We also invest in what comes into our homes.  This is the part that always seems to go against frugal living, but we’re not afraid of spending money if the money is well spent.  While we’re always on the look out for a good deal, we invest in the things that fill our homes with the hopes that each couch, dresser, plates and cup that we buy will live a long and useful life.  In the last couple years we’ve made it a point to only buy furniture with longevity in mind – a $150  quality (often vintage or antique) bookcase or dresser will often cost less in the long run than multiple $30 cheap versions of the same thing.  While we are big proponents of consignment store clothing, we still look for quality and often wait for end of the season sales to stock up on things for the next year so that we won’t have to run out and buy a $25 swimsuit for the kid because we got one for 40 cents, bare or never worn, at the consignment shop the previous year.  Purchases that cannot be thrifted are bought with forethought and reason and usually after months of searching for just the right thing – take for example my $40 leather satchel purse; I looked for this for about a year until I found exactly what I was looking for at the price I wanted.  It’s a quality piece that I intend to use until it falls apart and is reincarnated into a new cow and then I’ll probably wait, track it down and use it again ;D.  Even things that fall into the “want” class are bought on considered basis – movies, books, music are all considered for their longevity, purchasing only the ones that we feel we’ll enjoy for years to come.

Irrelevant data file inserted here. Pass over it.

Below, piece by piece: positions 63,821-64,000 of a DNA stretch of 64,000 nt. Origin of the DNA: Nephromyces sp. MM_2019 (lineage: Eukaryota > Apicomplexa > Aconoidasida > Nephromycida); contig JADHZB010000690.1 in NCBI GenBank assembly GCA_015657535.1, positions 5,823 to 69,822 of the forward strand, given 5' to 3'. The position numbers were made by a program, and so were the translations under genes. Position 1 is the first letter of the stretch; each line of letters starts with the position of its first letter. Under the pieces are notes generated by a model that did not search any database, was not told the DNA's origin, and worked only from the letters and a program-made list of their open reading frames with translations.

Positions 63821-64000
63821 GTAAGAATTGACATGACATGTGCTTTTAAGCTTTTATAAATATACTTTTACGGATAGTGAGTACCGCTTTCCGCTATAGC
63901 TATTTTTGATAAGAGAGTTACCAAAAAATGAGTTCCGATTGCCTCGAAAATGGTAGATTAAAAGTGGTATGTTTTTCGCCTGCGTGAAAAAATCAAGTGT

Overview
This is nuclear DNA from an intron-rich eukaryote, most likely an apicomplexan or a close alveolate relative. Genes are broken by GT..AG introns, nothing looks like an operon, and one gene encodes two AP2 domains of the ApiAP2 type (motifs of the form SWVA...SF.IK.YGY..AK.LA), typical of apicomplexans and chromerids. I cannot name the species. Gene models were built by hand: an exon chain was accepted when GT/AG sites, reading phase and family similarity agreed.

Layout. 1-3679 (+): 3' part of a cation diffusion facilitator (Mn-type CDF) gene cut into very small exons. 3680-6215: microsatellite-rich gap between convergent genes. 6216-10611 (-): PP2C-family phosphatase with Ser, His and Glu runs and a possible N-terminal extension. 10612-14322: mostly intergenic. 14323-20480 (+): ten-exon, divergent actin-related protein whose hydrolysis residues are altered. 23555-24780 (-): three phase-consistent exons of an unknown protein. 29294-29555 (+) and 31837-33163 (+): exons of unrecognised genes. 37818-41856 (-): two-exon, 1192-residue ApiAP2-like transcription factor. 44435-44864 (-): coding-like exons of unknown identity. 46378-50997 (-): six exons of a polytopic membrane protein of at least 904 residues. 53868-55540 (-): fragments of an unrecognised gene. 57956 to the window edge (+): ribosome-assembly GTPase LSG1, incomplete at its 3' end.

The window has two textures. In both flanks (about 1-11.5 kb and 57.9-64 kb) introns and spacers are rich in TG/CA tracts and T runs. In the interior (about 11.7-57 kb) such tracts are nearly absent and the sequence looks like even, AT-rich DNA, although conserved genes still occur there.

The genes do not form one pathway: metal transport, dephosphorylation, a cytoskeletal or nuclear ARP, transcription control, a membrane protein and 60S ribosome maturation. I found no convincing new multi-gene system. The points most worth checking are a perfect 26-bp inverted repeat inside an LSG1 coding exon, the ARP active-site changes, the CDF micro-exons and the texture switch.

In a nutshell our financial expectations are fairly basic – a roof over our heads, basic needs always taken care of, etc.  We take care of these things first, don’t beat ourselves up if an expense comes up and takes a chunk out of the account or we don’t stick to our budget 100% all the time.  We take care of the needs first, but don’t deny ourselves the occasional want.  And while sometimes it’s hard to shut off the voice that tells you “you have failed because you don’t have a fancy job, a huge house and your kids does have a million toys and never will” we are 100% that we are setting the stones for a really good life down the road.  In fact it makes us more secure in our marriage knowing that we are working toward similar goals and have a trusting relationship with our money and how we spend it since financial troubles are one of the largest reasons for marriage failure.  Just like FT and her friend we have things that are more important to us (security, a desire to grow our family, etc.) than having a fashionable wardrobe and all the latest gadgets and so far it works for us!